Chateau Haut-Brion 2016

Chateau Haut-Brion 2016

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Chateau Haut Brion may have the most the longest and storied history of any of the 5 Medoc 1st Growths. Grapes have been growing on the land since the 1st century AD. Although a Monastery was growing grapes at Haut Bion in 1426, the first official record of the estate was in 1521, it was referred to as Aubrion. A few years later, the some of the vineyards of Haut Brion was given to Jean de Pontac as a dowry when he married Jeanne de Bellon in 1525. He completed the estate when he purchased the mansion from his father-in-law in 1533. In 1549 he began constructing a new Chateau on the grounds. Over the years, Haut Brion has many mentions as being served to royalty throughout Europe. Joseph de Fumel inherited the land. After receiving Thomas Jefferson as a guest, the wines of Haut Brion also appeared on Presidents tables. Joseph de Fumel was guillotined and the property was divided. For the next 40 years, the estate passed through many hands until it was purchased in 1801 by Talleyrand, Prince of Benevento. He sold the estate after three years and the were many owners over the next 40 years until Joseph-Eugene Larrieu purchased it at auction in 1841. Larrieu re assembled the estate. The 1855 Classification ranked it as one of the top 5 wines. The reality of the situation is that it had the highest average price of all the wines. The Larrieu family held the estate until 1921. Once again a era of many bad owners ended in 1935 when Clarence Dillon purchased the property.

The name of the Chateau is derived from the Celtic word Briga meaning mound. This is evident since the vineyards are approximately 27 meters above the Bordeaux Norm. Château Haut-Brion devotes 48.35 hectares (119.5 acres) to red grape varieties, with a distribution of 45.4% Merlot, 43.9% Cabernet Sauvignon, 9.7% Cabernet Franc and 1% Petit Verdot, and 2.87 ha (7.1 acres) to white grape varieties, distributed with 52.6% Sémillon and 47.4% Sauvignon Blanc.   Between 10,000 and 12,000 cases of the Grand Vin are produced each year.  Since 2011. the final blend has contained at least 50% Merlot, which is a reversal from earlier years where Cabernet Sauvignon was the majority grape.

 

Wine Advocate: 99
The 2016 Haut Brion is a blend of 56% Merlot, 37.5% Cabernet Sauvignon and 6.5% Cabernet Franc that was picked between 19 September and 13 October. Jean-Philippe Delmas told me that this represents a touch more Merlot than last year's vintage. It clearly has a more powerful and intense bouquet compared to the La Mission Haut-Brion, although maybe not the same killer level of detail and delineation. The palate is beautifully balanced with arching tannins that insistently grip the mouth. There are layers of black fruit, minerals, sea salt and a touch of crushed violets. Unlike the 2015 Haut-Brion, this is more linear, stricter and you could argue more nimble on its toes. Yet maybe it does not quite have the same depth and labyrinthine complexity that made the 2015 such an astonishing wine. Nevertheless, this 2016 is not far behind and it will be fascinating to compare in the future.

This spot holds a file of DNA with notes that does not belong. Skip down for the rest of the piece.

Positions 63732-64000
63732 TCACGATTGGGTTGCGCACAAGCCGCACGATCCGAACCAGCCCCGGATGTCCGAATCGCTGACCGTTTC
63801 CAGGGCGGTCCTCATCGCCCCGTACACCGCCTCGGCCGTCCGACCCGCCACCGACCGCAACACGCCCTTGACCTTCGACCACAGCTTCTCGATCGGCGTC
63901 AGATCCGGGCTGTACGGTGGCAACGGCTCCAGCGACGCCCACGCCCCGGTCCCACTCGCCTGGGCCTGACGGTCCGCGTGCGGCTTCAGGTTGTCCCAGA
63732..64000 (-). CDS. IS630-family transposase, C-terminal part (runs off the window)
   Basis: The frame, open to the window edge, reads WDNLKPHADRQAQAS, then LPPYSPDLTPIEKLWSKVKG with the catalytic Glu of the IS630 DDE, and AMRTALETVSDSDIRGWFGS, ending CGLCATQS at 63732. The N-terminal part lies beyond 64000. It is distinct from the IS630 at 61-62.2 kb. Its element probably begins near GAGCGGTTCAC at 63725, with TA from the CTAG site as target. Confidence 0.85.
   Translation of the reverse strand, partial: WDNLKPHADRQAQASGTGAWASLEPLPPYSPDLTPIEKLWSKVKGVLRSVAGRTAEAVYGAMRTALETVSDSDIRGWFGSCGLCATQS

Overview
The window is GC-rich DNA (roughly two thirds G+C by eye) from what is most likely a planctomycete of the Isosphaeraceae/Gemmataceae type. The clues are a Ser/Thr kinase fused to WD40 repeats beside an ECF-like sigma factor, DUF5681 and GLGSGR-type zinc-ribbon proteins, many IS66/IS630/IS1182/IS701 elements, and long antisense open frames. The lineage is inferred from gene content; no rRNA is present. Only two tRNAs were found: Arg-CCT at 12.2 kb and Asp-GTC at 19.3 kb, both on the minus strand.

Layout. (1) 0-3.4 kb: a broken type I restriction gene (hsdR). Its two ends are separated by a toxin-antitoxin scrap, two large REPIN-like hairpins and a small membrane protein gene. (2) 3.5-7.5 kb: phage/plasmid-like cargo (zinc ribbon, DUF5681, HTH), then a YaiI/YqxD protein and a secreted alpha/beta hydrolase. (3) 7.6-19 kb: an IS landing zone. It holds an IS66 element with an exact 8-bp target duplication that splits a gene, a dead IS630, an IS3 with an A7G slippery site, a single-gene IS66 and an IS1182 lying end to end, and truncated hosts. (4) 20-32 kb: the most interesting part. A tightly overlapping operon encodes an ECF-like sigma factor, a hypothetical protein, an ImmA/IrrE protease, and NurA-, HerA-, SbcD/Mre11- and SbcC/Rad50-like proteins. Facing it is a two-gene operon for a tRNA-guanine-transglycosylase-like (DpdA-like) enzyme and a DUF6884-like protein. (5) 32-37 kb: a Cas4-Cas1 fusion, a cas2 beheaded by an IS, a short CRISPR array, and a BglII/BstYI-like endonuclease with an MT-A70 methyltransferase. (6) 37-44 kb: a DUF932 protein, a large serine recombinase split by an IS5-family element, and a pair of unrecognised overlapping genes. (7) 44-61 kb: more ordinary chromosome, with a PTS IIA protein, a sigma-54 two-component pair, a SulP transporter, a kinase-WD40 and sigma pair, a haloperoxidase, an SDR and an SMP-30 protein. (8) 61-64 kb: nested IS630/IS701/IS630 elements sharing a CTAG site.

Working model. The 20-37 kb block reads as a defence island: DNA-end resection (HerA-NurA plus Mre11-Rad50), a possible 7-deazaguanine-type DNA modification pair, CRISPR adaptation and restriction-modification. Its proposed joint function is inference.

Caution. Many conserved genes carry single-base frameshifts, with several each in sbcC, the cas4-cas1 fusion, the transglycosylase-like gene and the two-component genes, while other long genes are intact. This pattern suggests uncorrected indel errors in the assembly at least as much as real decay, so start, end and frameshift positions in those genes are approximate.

Decanter: 98
This stunning wine is flexing its muscles, showing off its power and depth. Perfectly placed, so precise and utterly gorgeous with a hand-in-glove power. The texture is satin, silky and velvety, each strand providing a different take on charcoal, slate, menthol and bilberry, with mouthwatering acidity that suspends the finish for several minutes. Harvesting took place between 19th September and 13th October. 56% Merlot, 37.5% Cabernet Sauvignon and 6.5% Cabernet Franc aged in 78% new oak.
Wine Enthusiast: 99
Structured and serious, this is complex and dense. Dark black-plum fruits are covered by powerful tannins and ample acidity. It is destined for long, slow aging.
Vinous: 98
The 2016 Haut-Brion is shaping up to be one of the jewels of the vintage. Towering, powerful and intense, the 2016 is marvelously complete in all of its dimensions. Gravel, bacon fat, black cherry, smoke, leather and licorice are all pushed forward. The 2016 is quite rich, but never heavy. It is especially polished, even understated Haut Brion built more on finesse than power.
James Suckling: 100
This is a monument for Haut-Brion and reminds me of the great 1998 but in a modern and bright style. Full-bodied, very tannic and superbly structured yet always agile and vivid. Its energy and dynamic nature grabs you by the shoulder and tells you its great. Staggeringly precise. It cant get better than this, can it?